During a year of unexpected loss, Briana Beuke came back to Kansas City, once again needing to make a place into a home.
This Waldo two-story home, built in 1921, offered a blank slate with the right feel. “As soon as I walked in, the house felt like a hug,” she recalls. Beuke, an interior designer and real estate agent, is no stranger to sizing up houses and redoing them. “This one had tons of light. It just felt right.”
A year and a half later, “Every square inch has been redone,” she says. “The key is to use great finishes.” By now, Beuke knows her own aesthetic: black and white, clean lines, pops of color, and plenty of wall space for art.
A favorite, warm white—Benjamin Moore’s Simply White—amplifies the home’s natural light and provides a backdrop for art, including that of David Salle, Beuke’s brother-in-law. Performance fabrics on the furniture and dark oak flooring make this a dog-friendly zone for Dave, the miniature Australian shepherd. Beuke divulges another of her secret design go-tos: “I find my rugs on Etsy.”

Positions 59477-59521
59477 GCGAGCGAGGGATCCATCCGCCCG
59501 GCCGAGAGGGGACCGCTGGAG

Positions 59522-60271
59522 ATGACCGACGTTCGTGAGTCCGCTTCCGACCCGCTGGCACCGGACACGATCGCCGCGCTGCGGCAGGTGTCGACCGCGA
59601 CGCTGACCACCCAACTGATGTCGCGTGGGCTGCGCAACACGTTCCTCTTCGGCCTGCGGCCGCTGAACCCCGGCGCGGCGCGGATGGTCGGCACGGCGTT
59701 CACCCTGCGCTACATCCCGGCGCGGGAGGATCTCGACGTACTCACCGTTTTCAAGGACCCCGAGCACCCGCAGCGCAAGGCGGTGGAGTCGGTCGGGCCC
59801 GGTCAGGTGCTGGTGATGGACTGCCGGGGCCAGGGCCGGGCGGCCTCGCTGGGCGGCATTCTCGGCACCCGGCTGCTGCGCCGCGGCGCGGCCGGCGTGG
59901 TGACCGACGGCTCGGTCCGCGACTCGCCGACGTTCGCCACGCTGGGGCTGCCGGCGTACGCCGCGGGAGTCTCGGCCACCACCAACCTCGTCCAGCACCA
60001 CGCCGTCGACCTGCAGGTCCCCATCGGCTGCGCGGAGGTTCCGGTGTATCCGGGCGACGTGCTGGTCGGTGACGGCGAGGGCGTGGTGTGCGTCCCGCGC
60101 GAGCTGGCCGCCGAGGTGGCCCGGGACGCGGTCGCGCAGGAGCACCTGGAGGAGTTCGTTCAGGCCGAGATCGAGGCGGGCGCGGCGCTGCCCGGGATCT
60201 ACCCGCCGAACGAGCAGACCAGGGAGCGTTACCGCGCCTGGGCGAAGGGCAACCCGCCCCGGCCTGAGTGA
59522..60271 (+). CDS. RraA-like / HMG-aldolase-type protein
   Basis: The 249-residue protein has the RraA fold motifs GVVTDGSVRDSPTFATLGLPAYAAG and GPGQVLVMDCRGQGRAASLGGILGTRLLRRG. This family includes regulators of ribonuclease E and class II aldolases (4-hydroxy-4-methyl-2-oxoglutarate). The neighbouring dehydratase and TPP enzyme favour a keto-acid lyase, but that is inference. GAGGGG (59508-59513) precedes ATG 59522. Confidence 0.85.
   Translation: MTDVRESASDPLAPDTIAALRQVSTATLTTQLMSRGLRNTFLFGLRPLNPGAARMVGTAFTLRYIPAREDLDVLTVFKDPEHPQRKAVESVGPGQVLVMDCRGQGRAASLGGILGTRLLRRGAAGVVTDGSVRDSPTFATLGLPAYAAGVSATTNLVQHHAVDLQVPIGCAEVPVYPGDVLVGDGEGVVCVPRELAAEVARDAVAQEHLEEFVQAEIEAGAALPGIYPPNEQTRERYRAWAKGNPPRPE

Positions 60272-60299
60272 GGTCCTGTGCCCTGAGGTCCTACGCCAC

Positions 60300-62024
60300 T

In the living room, Beuke refaced the fireplace with a taupe-y marble, then had the sides custom painted to blend. She loves to sit in the armchair closest to the fire, with Dave in her lap, drinking her morning coffee and trying to solve the New York Times crossword puzzle. Across the room, the vivid Chiang Mai Dragon fabric on the pillows echoes the colors in the David Salle painting.
In the small dining room overlooking the backyard, a David Salle print faces off with an Andy Warhol, part of Warhol’s “Death and Disaster” series from the early 1960s.
Beuke combined three tiny rooms into her galley kitchen with custom cabinetry by Jacob Pemble of Blue Foxx construction. Wavy-textured tile and open shelving on one wall give way to a lively black-and-white Schumacher wallpaper “Wild Things.” Honed black-granite countertops pull it all together.
The powder room features two toiles, a reverse on the walls and a straightforward design on the window shade.
Upstairs in the master bedroom that runs the depth of the house, Beuke created a quiet retreat. A pale cane-back bed features linens in cream and mineral blue. The Japanese print on the far wall came from her father-in-law’s time there during World War II.
The black-and-white master bathroom indulges in black soapstone countertops and custom cabinetry.
The guest bedroom is a departure. “I like strong colors for small rooms,” says Beuke, all the better to emphasize “The Man Who Knows” framed circus poster from the 1920s and a kilim rug purchased in Spain.
Beuke has made this house her own, something that comes naturally to her, but not to everyone. “Walk through a house with someone who has a good eye,” she advises, “and imagine how it could be a reflection of you.”
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